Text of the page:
Atomos’ latest Ninja and Shogun monitor/recorders are pretty awesome, but if there’s one thing the company should work on it is the way you remove your master caddies from the recorder. I can relate to the need for the caddy to sit really tight when recording, but it should be made in such a way that you have to press hard to get the caddy moving — so hard, you risk damaging the top surface.
Atomos may not have solved this problem, but others have. Angelbird, the Austrian developer and manufacturer of SSD technology, has come up with a solution that’s as simple as it is brilliant. They have developed an SSD master caddy specifically for the Shogun Flame, the Ninja Flame and the Shogun Inferno. It’s made of aluminium and equipped with a generous, elevated heat sink covering the part of its top surface that sits free when mounted. It’s a brilliant solution, not just because of the heat sink but at least as much because it has a “double thumb cavity”. That cavity allows you to pull the SSD out of the recorder without effort.
However, Angelbird’s aluminium enclosure is an extra. The enclosure is not part of the company’s core product range. The core product is the SSD that’s inside. Rumour has it that these are the best SSDs a professional can buy. But as I have never reviewed one, I can’t tell you if it would make sense to buy one even if you have others lying around.
So, if you want to buy only such a master caddy, you’re out of luck.
The problem with the Atomos “original” plastic caddies is that they’re rather flimsy. With an SSD, which often lacks just a little bit of height to fill up the caddy all the way to the top surface, pressing hard on the top surface risks damaging the plastic — it often bends when I do. Yet, it is the only way you can set them free from the SATA interface.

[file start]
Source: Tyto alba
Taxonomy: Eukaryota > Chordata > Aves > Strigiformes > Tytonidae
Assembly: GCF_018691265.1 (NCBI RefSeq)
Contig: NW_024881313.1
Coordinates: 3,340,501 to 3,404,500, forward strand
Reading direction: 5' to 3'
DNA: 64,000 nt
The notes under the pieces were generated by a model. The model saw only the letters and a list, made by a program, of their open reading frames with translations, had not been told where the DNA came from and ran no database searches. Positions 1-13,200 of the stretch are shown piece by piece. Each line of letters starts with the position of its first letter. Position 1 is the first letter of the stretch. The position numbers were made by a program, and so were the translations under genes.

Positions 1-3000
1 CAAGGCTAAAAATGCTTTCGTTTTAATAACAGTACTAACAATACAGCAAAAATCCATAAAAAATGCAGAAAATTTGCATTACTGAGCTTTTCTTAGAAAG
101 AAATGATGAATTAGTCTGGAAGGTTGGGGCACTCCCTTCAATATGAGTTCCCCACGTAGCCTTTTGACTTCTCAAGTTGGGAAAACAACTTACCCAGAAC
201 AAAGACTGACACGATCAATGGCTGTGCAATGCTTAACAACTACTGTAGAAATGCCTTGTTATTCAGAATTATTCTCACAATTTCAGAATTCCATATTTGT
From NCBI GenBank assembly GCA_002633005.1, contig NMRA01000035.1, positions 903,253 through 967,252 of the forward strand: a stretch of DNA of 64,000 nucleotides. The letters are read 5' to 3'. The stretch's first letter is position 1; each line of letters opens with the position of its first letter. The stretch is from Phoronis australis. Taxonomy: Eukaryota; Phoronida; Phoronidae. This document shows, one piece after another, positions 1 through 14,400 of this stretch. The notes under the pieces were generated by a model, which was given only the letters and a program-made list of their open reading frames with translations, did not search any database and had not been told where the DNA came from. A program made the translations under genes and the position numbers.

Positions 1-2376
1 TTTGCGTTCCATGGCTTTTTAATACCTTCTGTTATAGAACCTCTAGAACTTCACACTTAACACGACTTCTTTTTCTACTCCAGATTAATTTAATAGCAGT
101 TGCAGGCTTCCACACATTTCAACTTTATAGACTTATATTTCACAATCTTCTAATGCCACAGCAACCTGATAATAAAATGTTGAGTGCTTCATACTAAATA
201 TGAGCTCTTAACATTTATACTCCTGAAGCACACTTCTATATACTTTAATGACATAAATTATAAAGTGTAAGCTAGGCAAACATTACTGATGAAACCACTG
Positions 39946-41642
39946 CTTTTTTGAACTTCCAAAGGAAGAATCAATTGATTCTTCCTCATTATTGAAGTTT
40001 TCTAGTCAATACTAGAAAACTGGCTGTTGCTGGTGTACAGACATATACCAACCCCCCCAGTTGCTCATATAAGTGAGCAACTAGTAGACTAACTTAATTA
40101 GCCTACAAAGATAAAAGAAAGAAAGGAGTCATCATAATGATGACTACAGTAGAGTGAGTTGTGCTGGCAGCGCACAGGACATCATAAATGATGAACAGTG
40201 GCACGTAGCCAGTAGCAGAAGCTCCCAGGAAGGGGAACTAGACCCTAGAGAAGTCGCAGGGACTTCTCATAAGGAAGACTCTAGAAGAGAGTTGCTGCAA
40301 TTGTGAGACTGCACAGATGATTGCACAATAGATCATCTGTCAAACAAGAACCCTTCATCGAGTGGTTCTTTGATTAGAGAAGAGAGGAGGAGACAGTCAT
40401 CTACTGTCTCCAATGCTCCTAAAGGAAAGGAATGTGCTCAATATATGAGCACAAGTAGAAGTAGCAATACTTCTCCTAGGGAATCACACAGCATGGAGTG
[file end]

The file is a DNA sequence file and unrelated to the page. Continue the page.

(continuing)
Not as brilliant or elegant as Angelbird’s solution perhaps, but I came up with a solution of my own.
All you need is a plastic sheet or some tape and a pair of scissors. I used the packaging plastic of my iPad, cut to fit the width of slightly less than the Atomos master caddy. The plastic is glossy, transparent (so virtually invisible) and thin enough not to interfere with a perfect fit of the upper and bottom parts of the caddy.
I used a piece of about 6cm and fixed about half of that onto the bottom inside with extra strong sellotape. I left about a third of the plastic on the outside as the grip. I mounted the SSD and closed the two halves. Now I can pull the plastic grip to pull the caddy straight out.
It’s not at all elegant, but it does the job and it’s better, safer and quicker than trying to remove the master caddy of an Atomos Shogun/Ninja Flame or Inferno without.